This article was published in Australian Dictionary of Biography, Volume 16, (MUP), 2002
Jean Amalie Trundle (1905-1965), teacher, actress and theatre director, was born on 24 March 1905 in South Brisbane, elder daughter of Frank John Trundle, a Queensland-born plumber, and his wife Jemima Jane, née Archibald, who came from Scotland. Jean studied speech and drama in Brisbane with Barbara Sisley, and qualified as an associate (1922) and licentiate (1924) in elocution of Trinity College of Music, London. By 1925 she was running her own speech-training school in the city. A talented actress, she appeared in plays directed by Sisley and Rhoda Felgate for the Brisbane Repertory Theatre Society. She and her pupils formed the Jean Trundle Players; they presented stage productions to benefit charities in the suburbs and various country towns.
As a speech and drama teacher, Miss Trundle showed skill in preparing young people for performance, particularly in dialogue recitals, and achieved continuing success at eisteddfods. She also trained verse-speaking choirs that were hailed by adjudicators in the 1930s as 'deserving the highest possible praise'. On 5 January 1935 at St Andrew's Presbyterian Church, Brisbane, she married Victor James Hardgraves, a commercial traveller who was also secretary of the Dickens Fellowship, an actor, and business manager of the Jean Trundle Players. Jean and Vic were childless. In February 1936 they launched a new body, Brisbane Amateur Theatres, to present plays with 'popular appeal'. Trundle directed their first production, Leslie Howard's Tell Me the Truth, in which she took the leading role. It was followed by an adaptation of Charles Dickens's Oliver Twist, starring her husband. As B.A.T.'s leading figure, she continued to direct and produce plays regularly until 1965.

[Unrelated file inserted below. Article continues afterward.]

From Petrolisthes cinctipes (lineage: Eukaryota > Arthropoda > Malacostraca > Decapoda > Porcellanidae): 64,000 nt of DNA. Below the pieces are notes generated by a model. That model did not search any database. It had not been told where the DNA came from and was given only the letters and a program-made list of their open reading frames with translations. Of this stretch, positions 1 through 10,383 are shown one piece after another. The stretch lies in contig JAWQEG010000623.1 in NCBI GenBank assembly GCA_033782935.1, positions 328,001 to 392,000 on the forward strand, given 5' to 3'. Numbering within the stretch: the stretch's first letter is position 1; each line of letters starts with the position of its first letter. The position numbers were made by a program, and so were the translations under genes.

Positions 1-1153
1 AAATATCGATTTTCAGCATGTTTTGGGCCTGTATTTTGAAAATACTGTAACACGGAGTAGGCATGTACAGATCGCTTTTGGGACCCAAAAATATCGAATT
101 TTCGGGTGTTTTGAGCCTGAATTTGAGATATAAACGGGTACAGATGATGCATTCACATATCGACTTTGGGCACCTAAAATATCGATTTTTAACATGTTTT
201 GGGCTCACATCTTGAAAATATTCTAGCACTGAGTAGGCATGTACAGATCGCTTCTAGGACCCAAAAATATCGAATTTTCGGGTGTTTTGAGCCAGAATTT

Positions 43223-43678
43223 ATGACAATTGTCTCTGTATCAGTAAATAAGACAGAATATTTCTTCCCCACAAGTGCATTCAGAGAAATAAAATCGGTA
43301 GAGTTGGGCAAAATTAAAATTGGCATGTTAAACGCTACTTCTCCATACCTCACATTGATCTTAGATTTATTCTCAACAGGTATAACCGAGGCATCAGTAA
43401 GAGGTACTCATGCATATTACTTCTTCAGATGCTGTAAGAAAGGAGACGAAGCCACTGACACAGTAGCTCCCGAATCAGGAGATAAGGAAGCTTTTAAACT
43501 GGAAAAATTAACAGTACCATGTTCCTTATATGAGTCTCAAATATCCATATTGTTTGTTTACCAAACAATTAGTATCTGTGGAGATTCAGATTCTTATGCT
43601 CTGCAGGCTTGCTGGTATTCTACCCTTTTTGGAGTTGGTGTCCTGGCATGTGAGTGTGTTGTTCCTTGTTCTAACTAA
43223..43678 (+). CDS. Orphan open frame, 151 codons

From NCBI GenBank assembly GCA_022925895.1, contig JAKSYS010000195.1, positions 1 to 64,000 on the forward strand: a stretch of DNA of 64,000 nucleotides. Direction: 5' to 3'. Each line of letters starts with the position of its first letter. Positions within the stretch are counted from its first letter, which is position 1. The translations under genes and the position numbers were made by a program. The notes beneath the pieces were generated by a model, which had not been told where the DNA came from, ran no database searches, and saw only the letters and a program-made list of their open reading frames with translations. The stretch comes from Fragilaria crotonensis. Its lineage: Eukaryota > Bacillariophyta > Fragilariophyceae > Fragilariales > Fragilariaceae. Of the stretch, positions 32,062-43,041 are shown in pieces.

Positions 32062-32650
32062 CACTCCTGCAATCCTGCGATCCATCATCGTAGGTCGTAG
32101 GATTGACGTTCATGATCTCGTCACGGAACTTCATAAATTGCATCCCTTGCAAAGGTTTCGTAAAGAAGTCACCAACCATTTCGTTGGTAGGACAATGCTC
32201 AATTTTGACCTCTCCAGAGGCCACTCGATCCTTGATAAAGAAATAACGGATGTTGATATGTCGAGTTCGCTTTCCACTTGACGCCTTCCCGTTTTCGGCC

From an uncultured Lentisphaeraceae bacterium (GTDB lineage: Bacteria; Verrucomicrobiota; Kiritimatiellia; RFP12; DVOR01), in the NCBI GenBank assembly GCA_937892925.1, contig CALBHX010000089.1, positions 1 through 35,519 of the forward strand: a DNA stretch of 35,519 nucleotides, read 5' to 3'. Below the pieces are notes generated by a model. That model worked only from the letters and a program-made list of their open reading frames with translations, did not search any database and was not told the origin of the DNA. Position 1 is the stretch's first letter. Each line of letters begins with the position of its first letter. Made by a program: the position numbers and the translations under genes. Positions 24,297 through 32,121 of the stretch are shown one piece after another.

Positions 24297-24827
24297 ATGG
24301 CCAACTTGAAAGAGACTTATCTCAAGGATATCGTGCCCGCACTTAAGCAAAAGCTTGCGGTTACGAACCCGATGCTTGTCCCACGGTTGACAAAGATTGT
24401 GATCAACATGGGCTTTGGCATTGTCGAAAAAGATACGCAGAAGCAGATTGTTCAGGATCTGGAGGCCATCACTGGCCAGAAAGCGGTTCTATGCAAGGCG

Trundle's first Shakespearian production was The Merchant of Venice in 1943. From that year until 1965 B.A.T. presented, annually, the Shakespearian play set for the schools' junior public examination; Trundle directed ten of the twenty-two productions. In 1947 B.A.T. was renamed the Brisbane Arts Theatre. Rehearsals, set construction and planning-meetings took place at the Hardgraves' home. Performances were held in the Albert Hall. The group's increasing professionalism and successful touring ventures, as well as the excitement generated by the production of modern works such as Tennessee Williams's A Streetcar Named Desire, led B.A.T. to acquire its own playhouse. In 1959 the company bought a former second-hand shop on Petrie Terrace. After much fund-raising, the building was converted into a theatre. For its opening in September 1961, Trundle directed The Multi-Coloured Umbrella by Barbara Vernon.
A flamboyant and stylish woman, Trundle grew more eccentric as she aged. Her last production for B.A.T., in June 1965, was her favourite, The Merchant of Venice. A Toowoomba critic wrote that 'the co-producers, Jean Trundle and Vic Hardgraves, threw tradition to the winds and set forth the gayest, most colourful and robust interpretation of Shakespeare's classic tragi-comedy ever to gladden a reviewer's heart'. Survived by her husband, Jean Trundle died of lobar pneumonia on 23 July 1965 at Ashgrove and was cremated. She had dedicated her life to encouraging young people to love literature and the theatre. A drama competition for Queensland secondary school students was named (1966) after her.
Jennifer Radbourne, 'Trundle, Jean Amalie (1905–1965)', Australian Dictionary of Biography, National Centre of Biography, Australian National University, http://adb.anu.edu.au/biography/trundle-jean-amalie-11885/text21283, published first in hardcopy 2002, accessed online 20 December 2014.
This article was first published in hardcopy in Australian Dictionary of Biography, Volume 16, (MUP), 2002